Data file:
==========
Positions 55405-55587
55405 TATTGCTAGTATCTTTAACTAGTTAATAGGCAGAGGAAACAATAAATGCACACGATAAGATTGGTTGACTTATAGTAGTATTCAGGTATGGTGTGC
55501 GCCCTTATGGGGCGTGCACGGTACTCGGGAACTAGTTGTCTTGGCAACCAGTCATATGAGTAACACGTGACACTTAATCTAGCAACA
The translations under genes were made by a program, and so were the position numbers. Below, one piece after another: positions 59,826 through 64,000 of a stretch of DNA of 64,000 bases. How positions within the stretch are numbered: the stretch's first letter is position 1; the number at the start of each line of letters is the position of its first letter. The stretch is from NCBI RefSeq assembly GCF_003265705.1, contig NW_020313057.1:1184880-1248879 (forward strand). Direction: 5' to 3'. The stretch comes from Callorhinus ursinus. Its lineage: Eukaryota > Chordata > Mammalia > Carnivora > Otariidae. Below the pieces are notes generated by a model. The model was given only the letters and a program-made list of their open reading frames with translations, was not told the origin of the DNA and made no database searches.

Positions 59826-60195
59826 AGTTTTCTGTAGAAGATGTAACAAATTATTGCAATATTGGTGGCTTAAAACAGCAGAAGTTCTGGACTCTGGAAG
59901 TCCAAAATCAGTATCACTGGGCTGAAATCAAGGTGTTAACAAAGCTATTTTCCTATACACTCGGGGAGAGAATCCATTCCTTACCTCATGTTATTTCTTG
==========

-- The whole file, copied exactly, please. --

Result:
Positions 55405-55587
55405 TATTGCTAGTATCTTTAACTAGTTAATAGGCAGAGGAAACAATAAATGCACACGATAAGATTGGTTGACTTATAGTAGTATTCAGGTATGGTGTGC
55501 GCCCTTATGGGGCGTGCACGGTACTCGGGAACTAGTTGTCTTGGCAACCAGTCATATGAGTAACACGTGACACTTAATCTAGCAACA
The translations under genes were made by a program, and so were the position numbers. Below, one piece after another: positions 59,826 through 64,000 of a stretch of DNA of 64,000 bases. How positions within the stretch are numbered: the stretch's first letter is position 1; the number at the start of each line of letters is the position of its first letter. The stretch is from NCBI RefSeq assembly GCF_003265705.1, contig NW_020313057.1:1184880-1248879 (forward strand). Direction: 5' to 3'. The stretch comes from Callorhinus ursinus. Its lineage: Eukaryota > Chordata > Mammalia > Carnivora > Otariidae. Below the pieces are notes generated by a model. The model was given only the letters and a program-made list of their open reading frames with translations, was not told the origin of the DNA and made no database searches.

Positions 59826-60195
59826 AGTTTTCTGTAGAAGATGTAACAAATTATTGCAATATTGGTGGCTTAAAACAGCAGAAGTTCTGGACTCTGGAAG
59901 TCCAAAATCAGTATCACTGGGCTGAAATCAAGGTGTTAACAAAGCTATTTTCCTATACACTCGGGGAGAGAATCCATTCCTTACCTCATGTTATTTCTTG